A novel single-stapling technique for colorectal anastomosis: a pre-ligation single-stapling technique (L-SST) in a porcine model
- 531 Downloads
In low anterior resections, anastomosis continues to present major problems. Although the single-stapling technique (SST) is considered to be superior to the double-staple technique (DST) in terms of leakage and stenosis, SST requires suturing, which is particularly difficult during laparoscopic surgery. A simpler and safer method of anastomosis is needed. In this study, we developed a pre-ligation SST (L-SST) that does not require suturing and evaluated the usefulness of L-SST in an ex vivo and an in vivo porcine model.
Porcine rectums were ligated using SurgiTie™ and sharply resected instead of using a linear stapler. The burst pressures of the closed rectums after using a linear stapler and SurgiTie™ (each group; n = 5) and the burst pressures of the anastomoses performed with L-SST and DST (each group; n = 4) were measured. During in vivo porcine laparoscopic surgery, we performed and evaluated the feasibility of L-SST.
After completing the anastomosis with L-SST, the ligated portion using SurgiTie™ was completely removed. The stump closed using SurgiTie™ was much stronger than that closed using a stapler (131.2 and 25.6 mmHg, respectively; P = 0.01). The average burst pressure of the anastomoses performed with L-SST was 33.8 mmHg, whereas that performed with DST was 30.5 mmHg. We did not find significant difference between these two groups (P = 0.88). We also confirmed the feasibility of L-SST in an in vivo porcine laparoscopic surgery model.
We developed a novel SST, the L-SST. We were able to perform L-SST successfully using an ex vivo porcine rectum and during in vivo porcine laparoscopic surgery.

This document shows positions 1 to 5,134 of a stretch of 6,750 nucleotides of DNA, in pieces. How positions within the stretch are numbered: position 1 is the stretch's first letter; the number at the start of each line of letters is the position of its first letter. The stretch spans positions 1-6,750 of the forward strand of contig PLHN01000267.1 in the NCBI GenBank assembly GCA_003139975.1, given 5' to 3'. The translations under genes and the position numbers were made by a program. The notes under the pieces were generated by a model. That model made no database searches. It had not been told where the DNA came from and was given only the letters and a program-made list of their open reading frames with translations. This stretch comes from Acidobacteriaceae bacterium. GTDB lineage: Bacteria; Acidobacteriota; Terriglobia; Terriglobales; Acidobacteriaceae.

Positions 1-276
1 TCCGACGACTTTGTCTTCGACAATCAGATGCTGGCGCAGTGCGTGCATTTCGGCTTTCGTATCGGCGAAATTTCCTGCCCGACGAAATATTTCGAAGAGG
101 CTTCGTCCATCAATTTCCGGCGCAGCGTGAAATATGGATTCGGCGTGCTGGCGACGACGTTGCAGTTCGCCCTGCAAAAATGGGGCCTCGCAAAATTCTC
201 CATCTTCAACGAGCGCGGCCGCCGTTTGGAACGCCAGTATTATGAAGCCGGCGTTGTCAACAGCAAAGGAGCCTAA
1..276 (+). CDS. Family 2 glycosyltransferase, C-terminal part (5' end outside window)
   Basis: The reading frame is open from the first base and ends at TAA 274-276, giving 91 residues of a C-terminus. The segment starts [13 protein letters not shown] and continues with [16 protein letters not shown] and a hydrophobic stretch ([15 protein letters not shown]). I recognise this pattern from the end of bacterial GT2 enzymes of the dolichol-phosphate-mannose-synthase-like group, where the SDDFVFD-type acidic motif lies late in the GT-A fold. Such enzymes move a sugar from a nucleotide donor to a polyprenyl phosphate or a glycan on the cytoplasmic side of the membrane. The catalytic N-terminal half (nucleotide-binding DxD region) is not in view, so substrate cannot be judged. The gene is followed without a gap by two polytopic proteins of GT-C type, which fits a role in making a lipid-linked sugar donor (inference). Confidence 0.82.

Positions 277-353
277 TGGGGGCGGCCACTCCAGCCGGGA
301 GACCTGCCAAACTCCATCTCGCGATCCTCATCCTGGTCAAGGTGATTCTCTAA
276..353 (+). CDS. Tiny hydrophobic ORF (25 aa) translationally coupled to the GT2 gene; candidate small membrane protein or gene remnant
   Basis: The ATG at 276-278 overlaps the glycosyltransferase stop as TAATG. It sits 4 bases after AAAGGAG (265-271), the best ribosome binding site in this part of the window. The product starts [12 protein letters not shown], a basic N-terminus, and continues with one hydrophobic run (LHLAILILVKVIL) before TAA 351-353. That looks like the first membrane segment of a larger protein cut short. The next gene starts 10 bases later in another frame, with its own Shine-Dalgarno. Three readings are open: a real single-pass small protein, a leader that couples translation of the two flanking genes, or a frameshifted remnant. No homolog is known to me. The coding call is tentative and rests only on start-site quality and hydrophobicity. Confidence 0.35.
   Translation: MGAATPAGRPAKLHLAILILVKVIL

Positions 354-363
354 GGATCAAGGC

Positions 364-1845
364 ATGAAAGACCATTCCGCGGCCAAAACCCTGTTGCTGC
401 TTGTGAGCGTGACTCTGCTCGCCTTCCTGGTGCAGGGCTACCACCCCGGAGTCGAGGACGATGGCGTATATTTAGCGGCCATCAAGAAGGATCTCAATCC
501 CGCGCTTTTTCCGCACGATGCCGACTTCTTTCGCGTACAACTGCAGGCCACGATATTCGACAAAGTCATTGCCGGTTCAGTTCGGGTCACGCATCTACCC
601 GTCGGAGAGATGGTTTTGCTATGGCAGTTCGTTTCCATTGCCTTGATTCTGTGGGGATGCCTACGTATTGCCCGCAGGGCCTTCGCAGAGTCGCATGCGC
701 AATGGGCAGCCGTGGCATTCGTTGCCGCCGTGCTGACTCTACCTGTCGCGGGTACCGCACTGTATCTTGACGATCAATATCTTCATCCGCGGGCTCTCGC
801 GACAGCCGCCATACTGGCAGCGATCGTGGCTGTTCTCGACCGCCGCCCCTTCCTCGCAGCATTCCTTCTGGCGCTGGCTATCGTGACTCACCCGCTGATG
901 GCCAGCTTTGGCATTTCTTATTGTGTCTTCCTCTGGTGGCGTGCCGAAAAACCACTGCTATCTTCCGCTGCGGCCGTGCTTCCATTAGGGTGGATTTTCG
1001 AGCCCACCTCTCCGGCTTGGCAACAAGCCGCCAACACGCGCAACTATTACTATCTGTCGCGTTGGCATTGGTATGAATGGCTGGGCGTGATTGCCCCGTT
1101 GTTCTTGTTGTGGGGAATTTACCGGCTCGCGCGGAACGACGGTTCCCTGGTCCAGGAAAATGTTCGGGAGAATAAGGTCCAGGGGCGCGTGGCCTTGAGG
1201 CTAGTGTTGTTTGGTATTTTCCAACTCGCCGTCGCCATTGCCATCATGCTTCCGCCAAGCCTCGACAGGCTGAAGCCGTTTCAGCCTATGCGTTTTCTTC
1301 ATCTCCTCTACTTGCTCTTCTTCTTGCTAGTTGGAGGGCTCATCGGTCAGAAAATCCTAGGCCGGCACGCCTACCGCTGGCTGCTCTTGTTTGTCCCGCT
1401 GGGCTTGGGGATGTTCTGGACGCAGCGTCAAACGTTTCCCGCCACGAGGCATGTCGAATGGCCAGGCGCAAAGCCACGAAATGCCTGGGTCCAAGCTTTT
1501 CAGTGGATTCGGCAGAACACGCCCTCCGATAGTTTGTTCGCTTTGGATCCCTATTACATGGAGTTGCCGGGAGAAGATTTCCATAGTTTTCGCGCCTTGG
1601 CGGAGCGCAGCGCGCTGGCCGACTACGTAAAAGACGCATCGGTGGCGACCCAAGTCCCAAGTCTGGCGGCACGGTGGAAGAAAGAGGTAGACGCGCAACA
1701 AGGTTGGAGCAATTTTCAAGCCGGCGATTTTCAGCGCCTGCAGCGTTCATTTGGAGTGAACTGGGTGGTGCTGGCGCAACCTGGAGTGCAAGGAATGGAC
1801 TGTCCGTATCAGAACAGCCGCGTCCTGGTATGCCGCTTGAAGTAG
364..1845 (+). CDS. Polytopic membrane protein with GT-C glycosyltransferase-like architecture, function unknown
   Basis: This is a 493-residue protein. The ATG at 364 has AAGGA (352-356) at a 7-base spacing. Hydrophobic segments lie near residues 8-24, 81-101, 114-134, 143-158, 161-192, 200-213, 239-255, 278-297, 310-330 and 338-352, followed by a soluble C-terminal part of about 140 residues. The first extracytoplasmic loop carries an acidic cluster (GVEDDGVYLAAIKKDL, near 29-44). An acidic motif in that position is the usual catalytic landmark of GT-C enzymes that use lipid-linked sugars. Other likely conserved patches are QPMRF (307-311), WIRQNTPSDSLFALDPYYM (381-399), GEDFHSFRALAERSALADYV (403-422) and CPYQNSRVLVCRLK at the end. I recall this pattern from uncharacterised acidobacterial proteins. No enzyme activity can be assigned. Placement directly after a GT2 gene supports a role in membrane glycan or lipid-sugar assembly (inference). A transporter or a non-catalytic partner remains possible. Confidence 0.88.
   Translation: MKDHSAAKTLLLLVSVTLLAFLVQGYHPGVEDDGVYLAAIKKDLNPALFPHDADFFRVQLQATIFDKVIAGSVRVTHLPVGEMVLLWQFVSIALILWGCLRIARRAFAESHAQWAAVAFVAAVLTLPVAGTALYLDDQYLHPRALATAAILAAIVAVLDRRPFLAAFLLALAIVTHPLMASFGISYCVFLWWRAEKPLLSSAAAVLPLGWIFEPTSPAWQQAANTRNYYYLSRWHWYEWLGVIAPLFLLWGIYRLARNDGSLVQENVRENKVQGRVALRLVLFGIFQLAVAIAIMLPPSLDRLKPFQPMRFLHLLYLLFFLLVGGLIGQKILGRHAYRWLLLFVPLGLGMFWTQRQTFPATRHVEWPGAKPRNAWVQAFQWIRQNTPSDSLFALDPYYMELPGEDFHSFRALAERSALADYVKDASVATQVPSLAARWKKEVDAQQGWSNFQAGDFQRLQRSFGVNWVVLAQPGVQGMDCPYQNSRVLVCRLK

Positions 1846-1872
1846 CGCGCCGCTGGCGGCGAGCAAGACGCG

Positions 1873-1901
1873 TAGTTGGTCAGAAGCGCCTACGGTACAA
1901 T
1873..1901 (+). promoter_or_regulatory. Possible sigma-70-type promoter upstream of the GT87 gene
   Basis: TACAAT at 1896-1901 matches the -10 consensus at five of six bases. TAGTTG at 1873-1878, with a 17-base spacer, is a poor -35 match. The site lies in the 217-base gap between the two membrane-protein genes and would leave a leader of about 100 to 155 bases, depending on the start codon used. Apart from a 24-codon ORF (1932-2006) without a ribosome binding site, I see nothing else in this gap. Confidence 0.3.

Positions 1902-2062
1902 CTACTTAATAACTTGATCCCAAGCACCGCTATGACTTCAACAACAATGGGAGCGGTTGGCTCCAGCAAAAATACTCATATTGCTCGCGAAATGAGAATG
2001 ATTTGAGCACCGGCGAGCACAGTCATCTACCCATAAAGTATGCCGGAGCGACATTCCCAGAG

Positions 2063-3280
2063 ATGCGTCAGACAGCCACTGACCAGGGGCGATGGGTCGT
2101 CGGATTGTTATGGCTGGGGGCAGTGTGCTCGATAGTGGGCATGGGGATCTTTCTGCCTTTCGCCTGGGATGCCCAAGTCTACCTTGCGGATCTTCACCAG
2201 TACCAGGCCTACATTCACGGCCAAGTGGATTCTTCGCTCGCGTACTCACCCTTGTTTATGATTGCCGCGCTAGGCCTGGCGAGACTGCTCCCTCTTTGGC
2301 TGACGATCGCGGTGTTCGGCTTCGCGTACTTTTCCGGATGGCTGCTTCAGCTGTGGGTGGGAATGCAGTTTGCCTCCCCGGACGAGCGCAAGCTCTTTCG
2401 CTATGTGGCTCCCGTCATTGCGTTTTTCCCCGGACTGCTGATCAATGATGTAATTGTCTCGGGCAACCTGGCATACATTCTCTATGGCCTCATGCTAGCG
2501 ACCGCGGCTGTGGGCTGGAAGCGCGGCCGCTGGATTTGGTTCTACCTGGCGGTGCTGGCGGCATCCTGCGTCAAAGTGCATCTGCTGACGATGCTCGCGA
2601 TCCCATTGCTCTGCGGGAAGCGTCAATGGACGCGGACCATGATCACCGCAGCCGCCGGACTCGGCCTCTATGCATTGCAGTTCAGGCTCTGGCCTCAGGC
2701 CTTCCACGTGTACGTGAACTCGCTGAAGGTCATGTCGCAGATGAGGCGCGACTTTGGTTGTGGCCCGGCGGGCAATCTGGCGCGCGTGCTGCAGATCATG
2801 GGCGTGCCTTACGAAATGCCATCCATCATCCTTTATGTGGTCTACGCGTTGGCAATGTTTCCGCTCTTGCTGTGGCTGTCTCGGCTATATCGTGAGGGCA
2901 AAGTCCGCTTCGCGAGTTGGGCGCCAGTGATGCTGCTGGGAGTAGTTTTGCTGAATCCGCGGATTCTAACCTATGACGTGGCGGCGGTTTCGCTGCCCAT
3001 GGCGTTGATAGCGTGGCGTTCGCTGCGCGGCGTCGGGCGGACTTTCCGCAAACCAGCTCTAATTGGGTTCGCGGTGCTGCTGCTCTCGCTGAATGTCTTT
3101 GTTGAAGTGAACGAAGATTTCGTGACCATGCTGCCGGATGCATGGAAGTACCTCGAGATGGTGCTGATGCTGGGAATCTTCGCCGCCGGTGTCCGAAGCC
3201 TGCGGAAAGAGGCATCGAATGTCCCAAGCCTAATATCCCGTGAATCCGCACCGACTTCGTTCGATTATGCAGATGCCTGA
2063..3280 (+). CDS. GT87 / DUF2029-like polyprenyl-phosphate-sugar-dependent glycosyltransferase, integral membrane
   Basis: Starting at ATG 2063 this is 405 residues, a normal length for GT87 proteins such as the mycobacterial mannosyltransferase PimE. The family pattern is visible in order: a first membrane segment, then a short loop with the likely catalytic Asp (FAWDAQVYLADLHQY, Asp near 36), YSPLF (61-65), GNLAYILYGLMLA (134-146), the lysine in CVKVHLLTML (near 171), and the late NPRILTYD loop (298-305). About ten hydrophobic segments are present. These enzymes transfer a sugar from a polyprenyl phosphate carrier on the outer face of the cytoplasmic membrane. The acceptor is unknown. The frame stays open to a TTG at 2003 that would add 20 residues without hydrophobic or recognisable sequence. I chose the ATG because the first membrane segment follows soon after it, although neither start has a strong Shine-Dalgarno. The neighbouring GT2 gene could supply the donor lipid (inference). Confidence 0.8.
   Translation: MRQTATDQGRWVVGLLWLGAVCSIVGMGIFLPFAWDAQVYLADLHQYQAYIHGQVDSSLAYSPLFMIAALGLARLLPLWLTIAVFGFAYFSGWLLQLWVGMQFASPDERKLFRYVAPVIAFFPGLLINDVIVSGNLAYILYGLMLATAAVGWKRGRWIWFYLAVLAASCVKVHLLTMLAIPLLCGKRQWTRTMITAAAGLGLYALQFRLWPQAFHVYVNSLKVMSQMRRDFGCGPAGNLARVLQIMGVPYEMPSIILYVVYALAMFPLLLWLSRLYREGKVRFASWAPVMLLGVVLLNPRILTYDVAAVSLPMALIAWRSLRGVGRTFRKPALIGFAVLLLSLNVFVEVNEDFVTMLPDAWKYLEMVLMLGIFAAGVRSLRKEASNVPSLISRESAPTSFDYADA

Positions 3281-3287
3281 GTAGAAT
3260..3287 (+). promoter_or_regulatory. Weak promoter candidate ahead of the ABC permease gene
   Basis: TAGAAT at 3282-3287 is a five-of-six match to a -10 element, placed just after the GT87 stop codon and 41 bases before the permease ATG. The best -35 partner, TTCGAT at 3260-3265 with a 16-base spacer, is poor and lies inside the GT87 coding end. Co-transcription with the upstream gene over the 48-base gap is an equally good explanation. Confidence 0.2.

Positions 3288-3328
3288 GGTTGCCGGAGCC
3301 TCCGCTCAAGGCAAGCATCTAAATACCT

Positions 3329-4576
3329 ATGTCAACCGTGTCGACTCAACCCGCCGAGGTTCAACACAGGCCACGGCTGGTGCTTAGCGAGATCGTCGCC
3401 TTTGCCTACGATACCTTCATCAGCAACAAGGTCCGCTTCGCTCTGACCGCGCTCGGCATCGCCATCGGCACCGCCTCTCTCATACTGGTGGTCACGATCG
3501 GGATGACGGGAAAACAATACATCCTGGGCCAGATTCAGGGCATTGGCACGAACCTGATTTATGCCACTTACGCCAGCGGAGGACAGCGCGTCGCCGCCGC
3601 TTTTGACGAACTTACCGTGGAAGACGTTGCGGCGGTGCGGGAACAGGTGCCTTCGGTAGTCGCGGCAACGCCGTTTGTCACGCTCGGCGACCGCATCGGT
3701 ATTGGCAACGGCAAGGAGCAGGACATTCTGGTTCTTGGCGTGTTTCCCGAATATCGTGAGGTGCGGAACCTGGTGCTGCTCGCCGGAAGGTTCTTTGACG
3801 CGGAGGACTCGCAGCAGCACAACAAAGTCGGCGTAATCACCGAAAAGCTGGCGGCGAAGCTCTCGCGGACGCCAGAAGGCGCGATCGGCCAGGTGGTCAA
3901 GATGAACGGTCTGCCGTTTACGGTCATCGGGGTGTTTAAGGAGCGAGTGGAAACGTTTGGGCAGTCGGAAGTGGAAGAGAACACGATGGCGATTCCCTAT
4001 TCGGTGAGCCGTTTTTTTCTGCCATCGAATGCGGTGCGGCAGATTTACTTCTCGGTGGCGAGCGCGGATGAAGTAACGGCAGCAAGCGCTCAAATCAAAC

KeywordsSingle-stapling anastomosis (SSA) Single-stapled technique (SST) Double-stapling anastomosis (DSA) Double-stapling technique (DST) Laparoscopy Laparoscopic surgery Colorectal neoplasm SurgiTie™
This study was supported by a Grant for young surgeon awards from the Japan Surgical Society (to H.Takeyama).
Drs. H. Takeyama, H. Yamamoto, T. Hata, Y. Takahashi, M. Ohtsuka, R. Nonaka, A. Inoue, A. Naito, T. Matsumura, M. Uemura, J. Nishimura, I. Takemasa, T. Mizushima, Y. Doki, and M. Mori have no conflicts of interest or financial ties to disclose.
The porcine rectum was ligated firmly using SurgiTie and the rectum was cut with LCS close to the ligated portion. The shaft of the circular stapler was introduced through the anal side of the distal rectum. The anvil rod of a circular stapler was sharply punctured just close to the ligated portion. The anvil head of a circular stapler was placed and fixed in the oral colon with a purse string suture beforehand. Now, the anvil rod was connected with the anvil head and the anastomosis was then completed. (WMV 17,513 kb)
The closed portion of the rectum using SurgiTie was totally removed after the firing of the circular stapler. (WMV 3,653 kb)
- 3.Fujii S, Ota M, Yamagishi S, Kunisaki C, Osada S, Suwa H, Ichikawa Y, Shimada H (2010) A Y-shaped vinyl hood that creates pneumoperitoneum in laparoscopic rectal cancer surgery (Y-hood method.): a new technique for laparoscopic low anterior resection. Surg Endosc 24:476–484PubMedCrossRefGoogle Scholar
- 6.Griffen FD, Knight CD, Sr., Whitaker JM, Knight CD, Jr (1990) The double stapling technique for low anterior resection. Results, modifications, and observations. Ann Surg 211: 745–751; discussion 751–742Google Scholar